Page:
Are there going to be times when he has balls batted down at the line or doesn't have a clear line of sight? Sure. But I won't believe it's going to be a major problem until I see it. He mentioned Drew Brees and, well, Drew hasn't had that much of a problem.

The More You Look, The Uglier It Gets

I was pretty amused when I saw this story about Pitt's logo being stolen.

Obviously Pitt is fully within their rights to go after this school. Colleges such as Pitt pay thousands of dollars for the creation of logos. No school or entity has the right to then take something that's been paid for, and use it as their own - even if said entity is merely a high school and likely only profiting very little from use of the logo.

That said, I hope they donate that horrible logo to the school and vow to never use it again. Everybody would win.

Thursday, April 22, 2010

Blasts from the Past

I didn't know Kevan Smith was no longer on the football team. Somewhere in all the talk about quarterbacks, I have to admit he hadn't crossed my mind lately.

So when this story surfaced about him playing baseball, I was a little surprised:
Kevan Smith was facing a big decision.

Should he remain with the Pitt football team or try his hand at baseball?

He felt he was capable of performing at a high level in both sports. But after some intense soul-searching and a nudge from Pitt football coach Dave Wannstedt, Smith opted to move on and try his luck with the Panthers' baseball team.

So far, it's worked out well for the former Seneca Valley multi-sport star, who came to the Big East school on a football scholarship and played quarterback mainly in a backup role during his first two seasons.

"I wanted to play both, and I told coach Wannstedt I'd do anything to remain on my football scholarship," Smith said. "I said I'd play special teams and long-snapper, anything he wanted. I was hoping he'd go along with it, but he told me I had to make a decision."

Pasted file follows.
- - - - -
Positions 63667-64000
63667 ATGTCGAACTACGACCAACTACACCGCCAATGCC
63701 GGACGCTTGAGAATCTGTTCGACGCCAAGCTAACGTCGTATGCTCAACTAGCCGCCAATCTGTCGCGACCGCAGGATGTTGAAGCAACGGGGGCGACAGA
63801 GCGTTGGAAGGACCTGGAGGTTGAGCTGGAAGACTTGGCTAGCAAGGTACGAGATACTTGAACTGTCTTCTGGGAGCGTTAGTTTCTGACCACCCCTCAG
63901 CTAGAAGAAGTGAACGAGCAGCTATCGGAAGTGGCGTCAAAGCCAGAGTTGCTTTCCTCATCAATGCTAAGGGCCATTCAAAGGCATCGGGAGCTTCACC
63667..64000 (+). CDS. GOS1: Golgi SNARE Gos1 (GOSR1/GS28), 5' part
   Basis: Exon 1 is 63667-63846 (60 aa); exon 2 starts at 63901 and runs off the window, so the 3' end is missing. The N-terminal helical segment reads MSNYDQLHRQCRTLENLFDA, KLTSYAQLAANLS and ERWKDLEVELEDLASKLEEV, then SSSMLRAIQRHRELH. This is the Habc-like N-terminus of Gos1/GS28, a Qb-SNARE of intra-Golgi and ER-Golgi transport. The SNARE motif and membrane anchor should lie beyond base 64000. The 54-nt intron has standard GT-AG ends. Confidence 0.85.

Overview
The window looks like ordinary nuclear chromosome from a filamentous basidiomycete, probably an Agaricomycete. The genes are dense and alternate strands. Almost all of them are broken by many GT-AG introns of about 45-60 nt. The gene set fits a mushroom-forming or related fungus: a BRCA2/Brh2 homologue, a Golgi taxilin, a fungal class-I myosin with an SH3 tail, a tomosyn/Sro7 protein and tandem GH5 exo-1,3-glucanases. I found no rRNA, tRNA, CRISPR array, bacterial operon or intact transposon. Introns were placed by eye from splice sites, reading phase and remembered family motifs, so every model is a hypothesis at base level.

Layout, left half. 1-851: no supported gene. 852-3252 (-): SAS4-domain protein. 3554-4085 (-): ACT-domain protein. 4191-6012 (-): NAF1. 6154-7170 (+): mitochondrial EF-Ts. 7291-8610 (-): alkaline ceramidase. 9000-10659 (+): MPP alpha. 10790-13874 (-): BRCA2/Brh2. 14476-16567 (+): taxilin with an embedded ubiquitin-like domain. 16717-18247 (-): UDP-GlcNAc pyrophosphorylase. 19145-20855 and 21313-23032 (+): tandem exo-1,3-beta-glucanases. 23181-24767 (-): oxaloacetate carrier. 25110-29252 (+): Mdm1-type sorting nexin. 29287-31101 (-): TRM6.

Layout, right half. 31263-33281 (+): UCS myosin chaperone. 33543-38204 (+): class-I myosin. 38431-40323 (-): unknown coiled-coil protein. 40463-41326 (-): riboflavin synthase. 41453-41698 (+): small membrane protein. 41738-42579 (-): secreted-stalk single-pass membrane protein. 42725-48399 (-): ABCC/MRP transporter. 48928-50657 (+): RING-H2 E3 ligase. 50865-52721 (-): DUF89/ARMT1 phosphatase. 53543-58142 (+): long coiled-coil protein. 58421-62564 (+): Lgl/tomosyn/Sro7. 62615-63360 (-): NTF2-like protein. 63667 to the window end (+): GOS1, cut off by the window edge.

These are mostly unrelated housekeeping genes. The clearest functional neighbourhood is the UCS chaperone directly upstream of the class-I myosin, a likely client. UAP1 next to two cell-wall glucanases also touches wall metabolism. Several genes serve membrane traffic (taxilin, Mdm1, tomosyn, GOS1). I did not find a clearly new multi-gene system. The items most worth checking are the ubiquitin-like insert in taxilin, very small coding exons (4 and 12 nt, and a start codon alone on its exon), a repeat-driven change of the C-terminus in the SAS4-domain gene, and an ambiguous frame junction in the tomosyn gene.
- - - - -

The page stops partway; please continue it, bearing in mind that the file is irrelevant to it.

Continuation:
I'm a little surprised that Wannstedt wouldn't let him do anything necessary to stick with the team, but not terribly. Glad to hear he's sticking around in athletics.

And in other news, former coach Walt Harris says he's ready to get back into coaching again after taking the offensive coordinator job at California (PA):
"I never let the game go," said Harris, a former head coach at Pitt who coached from 1997-2004 and was formally introduced Monday morning as the new offensive coordinator at Division II California University of Pennsylvania. "I probably was not a lot of fun to live with on football weekends. I liked to be in front of the TV from noon until midnight and maybe later if the West Coast games were on. I always loved the game of football. There were a lot of things I learned from watching other people."
I heard an interview with Walt the other day and no matter your feelings about him, he lifted Pitt from the depths of some pretty bad teams and got Pitt to immediate respectability.

Car Care Bowl Note

The Meineke Car Care Bowl has decided to move to their game to New Year's Eve after the date opened up at the Carolina Panthers stadium. Too bad this didn't happen last year - it would have probably created a little more buzz around the Pitt - North Carolina game.

Wednesday, April 21, 2010

Not This Again

Frankly, I don't think this move will help all that much. But the Big East has reached out to former NFL commissioner Paul Tagliabue and brought him in as a special advisor to the league.